It was like watching a clip from a “horror movie,” witnesses said, after new details emerged about the execution of Clayton Lockett -- who was sentenced to death on April 29 for the brutal 1999 murder of Stephanie Neiman. Instead of the normal 10 minutes, it took Lockett 43 minutes to die after an untested lethal cocktail was injected into his veins, the Agence France Presse wrote.
"The documents paint a picture of chaos in the execution chamber," Cary Aspinwall from Tulsa World, who reviewed the documents, said, according to CNN. "The execution team didn't have the size needles they needed, they couldn't find veins that would work and the drugs didn't start taking effect when they thought they would.”
More than 100 witnesses were interviewed for Department of Public Safety after the incident. The 5,000-page transcript was released after The Tulsa World filed a lawsuit against state police, the AFP wrote.
The first of three drugs, midazolam, was administered into his body via the femoral artery, but instead of pumping through his veins and leading to a quick death, the drug leaked into his body tissue and caused a “bloody mess.”
The paramedic, whose name hasn’t been revealed, failed multiple times to find a suitable vein, which even lead Lockett to say at one point, “I've got a vein in my leg -- in my right leg,” CNN wrote. But she didn’t want to use that vein “because they cause a lot of clots." Lockett responded, “Does it really matter?”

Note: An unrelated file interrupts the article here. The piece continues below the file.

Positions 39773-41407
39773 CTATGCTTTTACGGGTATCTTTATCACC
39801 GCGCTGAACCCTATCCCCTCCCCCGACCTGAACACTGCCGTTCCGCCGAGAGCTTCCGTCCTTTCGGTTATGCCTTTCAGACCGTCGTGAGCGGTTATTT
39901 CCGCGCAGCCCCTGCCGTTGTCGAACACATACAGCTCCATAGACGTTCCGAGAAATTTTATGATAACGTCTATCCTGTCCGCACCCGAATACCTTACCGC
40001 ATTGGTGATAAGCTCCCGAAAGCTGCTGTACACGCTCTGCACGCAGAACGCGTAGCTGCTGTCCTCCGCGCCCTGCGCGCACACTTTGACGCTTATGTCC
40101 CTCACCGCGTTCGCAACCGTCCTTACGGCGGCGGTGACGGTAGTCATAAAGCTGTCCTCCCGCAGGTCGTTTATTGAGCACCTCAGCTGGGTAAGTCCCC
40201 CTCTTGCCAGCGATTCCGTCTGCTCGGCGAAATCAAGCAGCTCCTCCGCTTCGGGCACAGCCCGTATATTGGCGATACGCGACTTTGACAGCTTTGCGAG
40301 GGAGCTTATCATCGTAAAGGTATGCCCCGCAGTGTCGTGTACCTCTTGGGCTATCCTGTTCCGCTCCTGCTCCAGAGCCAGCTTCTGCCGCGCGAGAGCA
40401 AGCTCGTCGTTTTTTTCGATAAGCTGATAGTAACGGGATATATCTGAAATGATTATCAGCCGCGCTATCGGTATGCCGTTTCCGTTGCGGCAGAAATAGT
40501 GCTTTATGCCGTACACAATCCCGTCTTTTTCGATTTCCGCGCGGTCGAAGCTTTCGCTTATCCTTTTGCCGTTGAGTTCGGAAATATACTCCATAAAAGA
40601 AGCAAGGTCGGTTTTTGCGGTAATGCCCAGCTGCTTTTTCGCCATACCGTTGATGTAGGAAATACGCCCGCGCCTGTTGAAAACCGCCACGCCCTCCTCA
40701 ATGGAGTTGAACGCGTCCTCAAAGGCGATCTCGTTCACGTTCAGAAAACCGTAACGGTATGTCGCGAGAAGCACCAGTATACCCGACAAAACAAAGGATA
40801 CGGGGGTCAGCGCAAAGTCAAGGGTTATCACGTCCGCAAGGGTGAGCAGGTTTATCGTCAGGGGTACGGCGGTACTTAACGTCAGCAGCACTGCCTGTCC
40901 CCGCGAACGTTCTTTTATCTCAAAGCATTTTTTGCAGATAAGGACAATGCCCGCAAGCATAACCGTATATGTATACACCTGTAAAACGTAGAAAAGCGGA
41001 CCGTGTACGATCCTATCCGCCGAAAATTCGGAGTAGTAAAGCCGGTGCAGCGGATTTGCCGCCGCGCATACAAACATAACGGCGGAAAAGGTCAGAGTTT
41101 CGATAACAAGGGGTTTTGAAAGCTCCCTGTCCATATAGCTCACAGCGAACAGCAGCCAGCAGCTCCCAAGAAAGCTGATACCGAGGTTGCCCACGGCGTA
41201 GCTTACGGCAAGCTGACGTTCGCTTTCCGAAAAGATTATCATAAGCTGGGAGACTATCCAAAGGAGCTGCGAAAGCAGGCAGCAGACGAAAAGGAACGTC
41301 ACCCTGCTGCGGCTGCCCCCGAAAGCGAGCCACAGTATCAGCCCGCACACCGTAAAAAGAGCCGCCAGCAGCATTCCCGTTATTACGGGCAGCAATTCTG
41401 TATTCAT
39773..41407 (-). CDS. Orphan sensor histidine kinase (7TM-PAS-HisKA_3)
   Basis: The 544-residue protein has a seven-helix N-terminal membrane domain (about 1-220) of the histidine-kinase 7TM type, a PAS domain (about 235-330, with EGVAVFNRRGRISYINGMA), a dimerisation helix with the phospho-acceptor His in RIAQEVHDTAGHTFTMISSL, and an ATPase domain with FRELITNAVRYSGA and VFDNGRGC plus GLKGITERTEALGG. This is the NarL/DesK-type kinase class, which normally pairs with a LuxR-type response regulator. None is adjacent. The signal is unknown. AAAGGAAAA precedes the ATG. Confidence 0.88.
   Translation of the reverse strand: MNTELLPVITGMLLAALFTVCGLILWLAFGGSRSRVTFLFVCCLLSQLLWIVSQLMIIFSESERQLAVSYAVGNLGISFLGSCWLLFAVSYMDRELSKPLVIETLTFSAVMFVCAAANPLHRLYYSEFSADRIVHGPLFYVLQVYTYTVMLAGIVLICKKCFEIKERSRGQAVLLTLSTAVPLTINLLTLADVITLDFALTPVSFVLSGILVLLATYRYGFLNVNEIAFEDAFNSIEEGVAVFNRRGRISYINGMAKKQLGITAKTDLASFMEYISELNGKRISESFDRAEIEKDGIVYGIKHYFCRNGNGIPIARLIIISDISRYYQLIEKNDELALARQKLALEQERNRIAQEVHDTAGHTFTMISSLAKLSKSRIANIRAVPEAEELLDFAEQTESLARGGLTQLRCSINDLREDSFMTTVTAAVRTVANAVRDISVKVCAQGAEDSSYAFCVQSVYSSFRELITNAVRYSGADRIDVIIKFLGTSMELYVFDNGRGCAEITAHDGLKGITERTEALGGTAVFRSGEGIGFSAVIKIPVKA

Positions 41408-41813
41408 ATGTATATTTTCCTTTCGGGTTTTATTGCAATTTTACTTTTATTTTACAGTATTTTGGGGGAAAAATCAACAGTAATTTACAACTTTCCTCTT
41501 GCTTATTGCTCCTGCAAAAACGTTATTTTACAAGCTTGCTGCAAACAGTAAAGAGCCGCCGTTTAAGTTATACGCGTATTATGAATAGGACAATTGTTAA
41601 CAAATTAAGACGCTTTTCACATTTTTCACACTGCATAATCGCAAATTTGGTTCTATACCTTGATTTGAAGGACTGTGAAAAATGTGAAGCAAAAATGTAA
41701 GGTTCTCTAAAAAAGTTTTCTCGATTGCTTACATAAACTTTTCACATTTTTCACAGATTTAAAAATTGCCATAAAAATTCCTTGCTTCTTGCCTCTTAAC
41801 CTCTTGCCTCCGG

He was declared dead an hour after he was brought to the execution chamber. Lockett had no last words but his last moments might have been full of agony, the Washington Post wrote in 2014. “He looked like he was in pain to me,” a witness said at the time. “How much pain, nobody knows but him.”
Lawyers will argue the case to the Supreme Court on April 29, precisely one year after Lockett’s botched execution.
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